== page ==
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The challenge of dividing a business in divorce

On Behalf of | Feb 22, 2021 | Divorce

After several years together, it is not uncommon for two people to build a strong financial presence. Whether that is through purchasing property, developing collections of priceless assets or running a family business, when divorce becomes a reality, the division of complex properties and debts can be challenging. Dividing the family business often takes center stage in the divorce process.

Determining an equitable split of assets and debts is a significant factor in negotiating child support, child custody and spousal support. The entire financial picture is thoroughly examined. The first step is to arrive at an acceptable value of the business. This is often referred to as “business valuation.” There are numerous methods for determining the value from examining comp sales to calculating the future worth based on the company’s assets and intellectual property. Generally, the divorcing couple will use multiple methods of business valuation and compare the results before deciding on the proper course of action.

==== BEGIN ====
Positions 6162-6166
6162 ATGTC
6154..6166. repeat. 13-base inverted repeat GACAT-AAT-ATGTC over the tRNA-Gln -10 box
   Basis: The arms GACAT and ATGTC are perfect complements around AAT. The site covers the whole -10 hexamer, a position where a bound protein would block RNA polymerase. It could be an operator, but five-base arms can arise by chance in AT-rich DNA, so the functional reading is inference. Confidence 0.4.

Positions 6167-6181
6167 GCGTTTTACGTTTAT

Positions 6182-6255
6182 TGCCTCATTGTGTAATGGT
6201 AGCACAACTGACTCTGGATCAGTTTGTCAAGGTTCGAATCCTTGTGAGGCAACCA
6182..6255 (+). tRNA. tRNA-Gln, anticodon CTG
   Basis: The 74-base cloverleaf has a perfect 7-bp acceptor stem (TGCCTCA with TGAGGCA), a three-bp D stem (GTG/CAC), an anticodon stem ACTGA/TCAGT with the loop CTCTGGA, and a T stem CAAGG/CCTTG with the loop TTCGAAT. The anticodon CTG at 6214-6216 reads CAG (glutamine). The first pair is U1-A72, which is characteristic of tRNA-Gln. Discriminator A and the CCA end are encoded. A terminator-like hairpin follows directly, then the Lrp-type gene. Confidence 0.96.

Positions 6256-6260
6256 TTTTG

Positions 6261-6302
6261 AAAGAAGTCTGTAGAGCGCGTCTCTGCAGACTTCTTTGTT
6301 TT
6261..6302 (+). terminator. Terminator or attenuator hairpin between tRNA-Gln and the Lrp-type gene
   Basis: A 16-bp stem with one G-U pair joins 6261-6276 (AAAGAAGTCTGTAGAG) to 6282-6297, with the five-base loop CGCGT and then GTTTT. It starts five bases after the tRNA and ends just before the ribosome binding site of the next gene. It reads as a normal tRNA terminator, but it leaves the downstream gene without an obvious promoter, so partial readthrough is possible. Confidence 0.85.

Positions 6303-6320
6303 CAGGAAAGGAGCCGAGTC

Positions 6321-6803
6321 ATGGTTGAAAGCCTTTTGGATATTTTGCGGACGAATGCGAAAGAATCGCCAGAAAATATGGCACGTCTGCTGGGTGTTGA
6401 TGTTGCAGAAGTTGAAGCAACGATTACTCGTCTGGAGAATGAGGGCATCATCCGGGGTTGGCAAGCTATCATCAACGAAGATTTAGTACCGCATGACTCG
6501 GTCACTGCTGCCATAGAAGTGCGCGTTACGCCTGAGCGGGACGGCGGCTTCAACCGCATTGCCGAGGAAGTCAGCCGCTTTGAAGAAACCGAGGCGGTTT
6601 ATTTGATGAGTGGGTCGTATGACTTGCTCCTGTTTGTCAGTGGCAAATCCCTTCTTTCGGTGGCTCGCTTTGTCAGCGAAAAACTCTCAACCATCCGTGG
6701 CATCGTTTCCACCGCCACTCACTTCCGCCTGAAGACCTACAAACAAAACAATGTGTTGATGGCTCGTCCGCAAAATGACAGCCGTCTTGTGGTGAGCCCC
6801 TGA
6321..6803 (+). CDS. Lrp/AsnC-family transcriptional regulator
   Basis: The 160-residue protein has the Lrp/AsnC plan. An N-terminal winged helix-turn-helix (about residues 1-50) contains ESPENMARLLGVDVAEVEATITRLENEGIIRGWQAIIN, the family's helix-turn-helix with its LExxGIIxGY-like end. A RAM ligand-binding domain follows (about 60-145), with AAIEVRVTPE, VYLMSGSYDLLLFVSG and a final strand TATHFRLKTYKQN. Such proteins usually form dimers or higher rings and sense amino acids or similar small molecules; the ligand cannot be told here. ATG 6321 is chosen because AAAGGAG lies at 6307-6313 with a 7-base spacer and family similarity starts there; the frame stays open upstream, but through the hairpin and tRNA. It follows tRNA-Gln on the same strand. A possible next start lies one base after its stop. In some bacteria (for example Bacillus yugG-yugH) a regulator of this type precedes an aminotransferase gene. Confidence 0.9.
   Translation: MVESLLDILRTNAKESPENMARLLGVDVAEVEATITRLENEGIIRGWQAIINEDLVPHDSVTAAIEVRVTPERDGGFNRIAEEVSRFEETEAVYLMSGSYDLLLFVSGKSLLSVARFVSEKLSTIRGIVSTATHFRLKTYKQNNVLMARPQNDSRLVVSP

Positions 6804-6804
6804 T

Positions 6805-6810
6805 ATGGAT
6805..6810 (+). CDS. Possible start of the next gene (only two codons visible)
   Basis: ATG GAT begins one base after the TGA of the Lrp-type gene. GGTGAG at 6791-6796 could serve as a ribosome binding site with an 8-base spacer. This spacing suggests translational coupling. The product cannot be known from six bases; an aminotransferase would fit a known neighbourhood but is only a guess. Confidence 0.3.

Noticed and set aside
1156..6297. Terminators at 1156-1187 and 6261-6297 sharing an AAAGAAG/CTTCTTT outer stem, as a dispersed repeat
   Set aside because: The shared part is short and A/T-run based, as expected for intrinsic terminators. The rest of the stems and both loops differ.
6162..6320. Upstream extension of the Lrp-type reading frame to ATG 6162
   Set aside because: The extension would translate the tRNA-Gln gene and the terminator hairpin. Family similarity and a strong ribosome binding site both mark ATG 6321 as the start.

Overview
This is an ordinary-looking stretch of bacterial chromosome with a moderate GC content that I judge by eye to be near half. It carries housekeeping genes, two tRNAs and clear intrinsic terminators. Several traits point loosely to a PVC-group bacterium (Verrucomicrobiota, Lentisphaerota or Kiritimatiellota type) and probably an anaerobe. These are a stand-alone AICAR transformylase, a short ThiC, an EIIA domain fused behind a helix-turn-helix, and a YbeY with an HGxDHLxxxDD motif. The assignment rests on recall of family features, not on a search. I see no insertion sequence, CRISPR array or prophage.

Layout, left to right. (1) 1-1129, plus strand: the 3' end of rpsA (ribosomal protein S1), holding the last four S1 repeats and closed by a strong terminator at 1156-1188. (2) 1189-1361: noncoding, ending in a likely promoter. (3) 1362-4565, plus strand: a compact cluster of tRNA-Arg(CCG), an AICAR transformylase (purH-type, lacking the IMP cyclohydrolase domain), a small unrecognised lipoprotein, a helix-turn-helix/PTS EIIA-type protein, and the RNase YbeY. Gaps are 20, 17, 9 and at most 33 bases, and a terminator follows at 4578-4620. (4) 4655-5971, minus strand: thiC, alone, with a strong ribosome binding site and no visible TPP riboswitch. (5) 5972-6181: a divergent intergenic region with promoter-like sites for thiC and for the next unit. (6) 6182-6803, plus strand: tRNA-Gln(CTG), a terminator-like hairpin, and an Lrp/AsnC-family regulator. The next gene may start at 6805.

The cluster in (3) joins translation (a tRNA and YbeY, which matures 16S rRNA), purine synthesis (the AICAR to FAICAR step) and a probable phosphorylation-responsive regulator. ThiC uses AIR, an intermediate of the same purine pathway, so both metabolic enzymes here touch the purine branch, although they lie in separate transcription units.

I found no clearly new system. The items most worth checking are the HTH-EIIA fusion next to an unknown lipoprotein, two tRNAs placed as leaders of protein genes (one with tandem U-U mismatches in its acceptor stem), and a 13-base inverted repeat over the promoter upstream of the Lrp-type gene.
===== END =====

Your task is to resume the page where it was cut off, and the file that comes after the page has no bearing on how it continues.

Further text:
While every divorce is different, the couple will generally face three possibilities when dividing their business:

  1. Sell the business outright: Many couples simply choose to sell the organization, split the proceeds and go their separate ways using those profits to fund independent ventures. For many, this is a way to start over fresh for an independent financial future. With an agreed-upon business valuation, it might be easier to find a buyer in the market.
  2. Buying out the other partner: It is not uncommon for one party to have a more vested interest in the company than the other. In these situations, with the business valuation in hand, the one party who wants to continue with the organization can purchase the other party’s stake.
  3. Remaining as co-owners: While this might be a rare option, some couples would rather work together to continue building the organization. Whether this means that daily operations are split so they will not have to work alongside each other, or business operations in total are split the couple can continue building toward the future. Ultimately, they might settle on one of the other two options later but will continue to run the business together in the foreseeable future.

Property division is a complex aspect of any divorce. When various types of assets and debts are entered into the equation, the process can quickly become challenging. When couples are attempting to value and divide a family business, it is wise to seek the guidance of a skilled family law attorney who can provide the answers they need.